Making a simple scatter plot with d3.js


Making a simple scatter plot with d3.js

KJ Schmidt
KJ Schmidt
Feb 20, 2019 · 3 min read
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Getting started

This tutorial uses d3 v4.6. The CDN is hosted on Cloudflare, so you can start by adding this script tag to your html file:

<script src=""></script>

While still in your html file, add a div with an ID (I’m using #scatter in this tutorial) where you’d like the scatter plot to go:

<div id="scatter"></div>

Now onto the javascript. Create a new javascript file for your graph (don’t forget to go back to your html file and add a script tag for it!).

Next, we’ll need some data. We can add this directly to our javascript file. You can add dummy data or use the data I used about the federal minimum wage from United States Department of Labor:

data = [{
date: 2009,
wage: 7.25
}, {
date: 2008,
wage: 6.55
}, {
date: 2007,
wage: 5.85
}, {
date: 1997,
wage: 5.15
}, {
date: 1996,
wage: 4.75
}, {
date: 1991,
wage: 4.25
}, {
date: 1981,
wage: 3.35
}, {
date: 1980,
wage: 3.10
}, {
date: 1979,
wage: 2.90
}, {
date: 1978,
wage: 2.65

Get going on the graph

First, we’ll set our variables for margin, width, and height.

var margin = {
top: 20,
right: 20,
bottom: 30,
left: 40
}width = 700 - margin.left - margin.right;
height = 500 - - margin.bottom;

Next, we need to format the data. I used d3.timeParse() because my data includes dates. You can also sort your data, which I did from lowest to highest year. Sorting is only important here if you plan to connect your data points.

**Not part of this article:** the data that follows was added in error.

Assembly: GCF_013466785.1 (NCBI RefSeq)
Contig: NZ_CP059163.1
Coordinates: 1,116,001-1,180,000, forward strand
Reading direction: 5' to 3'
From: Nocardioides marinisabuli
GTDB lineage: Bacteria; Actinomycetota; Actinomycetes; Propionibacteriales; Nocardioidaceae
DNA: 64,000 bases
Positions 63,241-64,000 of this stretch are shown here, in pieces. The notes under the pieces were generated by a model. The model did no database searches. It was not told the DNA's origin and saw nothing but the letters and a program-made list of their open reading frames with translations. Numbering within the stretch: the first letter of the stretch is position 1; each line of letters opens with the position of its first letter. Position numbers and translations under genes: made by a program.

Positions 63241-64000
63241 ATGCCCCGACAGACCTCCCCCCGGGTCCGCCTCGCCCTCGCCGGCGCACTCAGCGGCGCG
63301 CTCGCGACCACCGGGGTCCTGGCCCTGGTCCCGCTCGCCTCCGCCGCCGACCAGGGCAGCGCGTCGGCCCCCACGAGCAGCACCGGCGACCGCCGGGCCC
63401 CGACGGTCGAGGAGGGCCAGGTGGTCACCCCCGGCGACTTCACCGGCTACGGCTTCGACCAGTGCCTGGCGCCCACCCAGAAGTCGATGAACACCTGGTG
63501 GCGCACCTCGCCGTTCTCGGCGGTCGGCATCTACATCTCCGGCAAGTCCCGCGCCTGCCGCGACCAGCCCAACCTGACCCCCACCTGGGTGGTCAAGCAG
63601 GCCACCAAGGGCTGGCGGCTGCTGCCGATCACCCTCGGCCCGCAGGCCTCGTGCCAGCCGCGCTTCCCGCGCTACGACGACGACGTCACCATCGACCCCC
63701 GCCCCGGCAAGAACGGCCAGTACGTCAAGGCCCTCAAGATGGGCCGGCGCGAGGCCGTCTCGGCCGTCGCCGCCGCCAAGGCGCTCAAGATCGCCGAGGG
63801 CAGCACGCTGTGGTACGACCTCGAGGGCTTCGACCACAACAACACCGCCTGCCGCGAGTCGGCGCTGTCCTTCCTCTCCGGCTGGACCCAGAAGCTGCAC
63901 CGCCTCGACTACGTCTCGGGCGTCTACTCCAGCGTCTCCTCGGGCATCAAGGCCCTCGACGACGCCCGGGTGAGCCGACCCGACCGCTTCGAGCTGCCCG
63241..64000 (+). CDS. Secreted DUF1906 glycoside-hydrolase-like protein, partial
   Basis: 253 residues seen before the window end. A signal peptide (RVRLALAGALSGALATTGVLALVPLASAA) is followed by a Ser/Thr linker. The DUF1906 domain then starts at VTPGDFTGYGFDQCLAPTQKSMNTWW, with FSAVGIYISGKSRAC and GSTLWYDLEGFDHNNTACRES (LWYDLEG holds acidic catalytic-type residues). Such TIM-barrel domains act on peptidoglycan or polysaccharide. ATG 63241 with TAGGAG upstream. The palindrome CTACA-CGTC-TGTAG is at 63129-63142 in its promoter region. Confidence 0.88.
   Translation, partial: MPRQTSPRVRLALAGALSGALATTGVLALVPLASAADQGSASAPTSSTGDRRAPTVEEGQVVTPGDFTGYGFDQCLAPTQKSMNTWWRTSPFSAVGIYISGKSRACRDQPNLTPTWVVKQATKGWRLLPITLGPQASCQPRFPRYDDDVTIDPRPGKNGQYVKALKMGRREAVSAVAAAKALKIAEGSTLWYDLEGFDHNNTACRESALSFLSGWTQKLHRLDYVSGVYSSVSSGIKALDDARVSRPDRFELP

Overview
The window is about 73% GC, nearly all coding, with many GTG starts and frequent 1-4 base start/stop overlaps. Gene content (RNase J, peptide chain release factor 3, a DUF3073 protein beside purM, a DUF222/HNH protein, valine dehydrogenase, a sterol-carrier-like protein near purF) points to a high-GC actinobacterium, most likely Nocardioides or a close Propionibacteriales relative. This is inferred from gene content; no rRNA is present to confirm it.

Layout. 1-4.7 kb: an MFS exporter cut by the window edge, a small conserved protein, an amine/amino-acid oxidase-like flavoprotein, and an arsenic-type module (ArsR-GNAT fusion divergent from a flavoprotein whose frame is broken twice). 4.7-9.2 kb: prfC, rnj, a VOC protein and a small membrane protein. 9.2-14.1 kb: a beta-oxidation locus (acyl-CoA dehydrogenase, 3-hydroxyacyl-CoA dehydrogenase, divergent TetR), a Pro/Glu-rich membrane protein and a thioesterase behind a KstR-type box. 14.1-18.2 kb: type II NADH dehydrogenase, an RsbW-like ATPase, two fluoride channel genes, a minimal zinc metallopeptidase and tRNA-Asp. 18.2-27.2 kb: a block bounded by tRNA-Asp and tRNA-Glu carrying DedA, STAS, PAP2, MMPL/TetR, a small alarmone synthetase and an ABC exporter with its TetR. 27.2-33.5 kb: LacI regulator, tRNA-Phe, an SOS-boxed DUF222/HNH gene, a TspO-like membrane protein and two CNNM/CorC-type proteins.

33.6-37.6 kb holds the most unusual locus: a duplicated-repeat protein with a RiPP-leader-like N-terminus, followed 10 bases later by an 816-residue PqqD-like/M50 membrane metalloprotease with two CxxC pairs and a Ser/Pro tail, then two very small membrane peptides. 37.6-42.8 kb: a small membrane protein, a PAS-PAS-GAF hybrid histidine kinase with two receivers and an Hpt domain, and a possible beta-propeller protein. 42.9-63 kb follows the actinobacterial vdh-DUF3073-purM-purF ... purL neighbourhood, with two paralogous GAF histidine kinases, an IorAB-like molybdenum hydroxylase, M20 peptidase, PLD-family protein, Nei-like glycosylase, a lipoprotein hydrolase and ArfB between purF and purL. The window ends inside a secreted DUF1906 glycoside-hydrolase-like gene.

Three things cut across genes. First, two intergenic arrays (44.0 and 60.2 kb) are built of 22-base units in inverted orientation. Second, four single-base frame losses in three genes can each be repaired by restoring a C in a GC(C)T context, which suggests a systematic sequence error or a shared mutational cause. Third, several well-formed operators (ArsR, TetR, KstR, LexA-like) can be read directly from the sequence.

// format the data
data.forEach(function (d) {
parseDate = d3.timeParse("%Y"); = parseDate(;
d.wage = +d.wage;
});//sort the data by date
data.sort(function (a, b) {
return -;

Now it’s time to set the ranges and scale for our x and y axis. I used .scaleTime() for the x axis since it’s in years, and .scaleLinear() for the y axis since it’s a continuous scale.

var x = d3.scaleTime().range([0, width]);
var y = d3.scaleLinear().range([height, 0]);// Scale the range of the data
x.domain(d3.extent(data, function (d) {
}));y.domain([0, d3.max(data, function (d) {
return d.wage;

This next code establishes what kind of graph we’re making. We’re using d3.line(), which allows us to make either a scatter plot or a line chart.

var valueline = d3.line()
.x(function (d) {
return x(;
.y(function (d) {
return y(d.wage);

Now we need to append the SVG object to the #scatter div we made earlier in the html.

var svg ="#scatter").append("svg")
.attr("width", width + margin.left + margin.right)
.attr("height", height + + margin.bottom)
.attr("transform", "translate(" + margin.left + "," + + ")");

Optional: If you want to connect your data points like this, add this code for a trend line:

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.attr("class", "line")
.attr("d", valueline)
.attr("stroke", "#32CD32")
.attr("stroke-width", 2)
.attr("fill", "#FFFFFF");

*make sure you sorted your data in the format/sort step, or you may have a weird shape here.

Almost done

It’s time to add the actual data points:

var path = svg.selectAll("dot")
.attr("r", 5)
.attr("cx", function (d) {
return x(;
.attr("cy", function (d) {
return y(d.wage);
.attr("stroke", "#32CD32")
.attr("stroke-width", 1.5)
.attr("fill", "#FFFFFF");

For both the line and data point code, you can edit the way it looks with the .attr lines.

Lastly, we add the axis. I added some formatting to the y axis to show dollar amounts with .tickFormat(). You can also specify the amount of ticks you want with .ticks().

.attr("transform", "translate(0," + height + ")")
.call(d3.axisLeft(y).tickFormat(function (d) {
return "$" + d3.format(".2f")(d)
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You have a graph!

If you’re having any issues, see the full code or check it out live.

Interested in adding effects and showing the data point’s value on hover? I have another tutorial for that!

posted @ 2020-07-18 03:24  功夫 熊猫  阅读(38)  评论(0编辑  收藏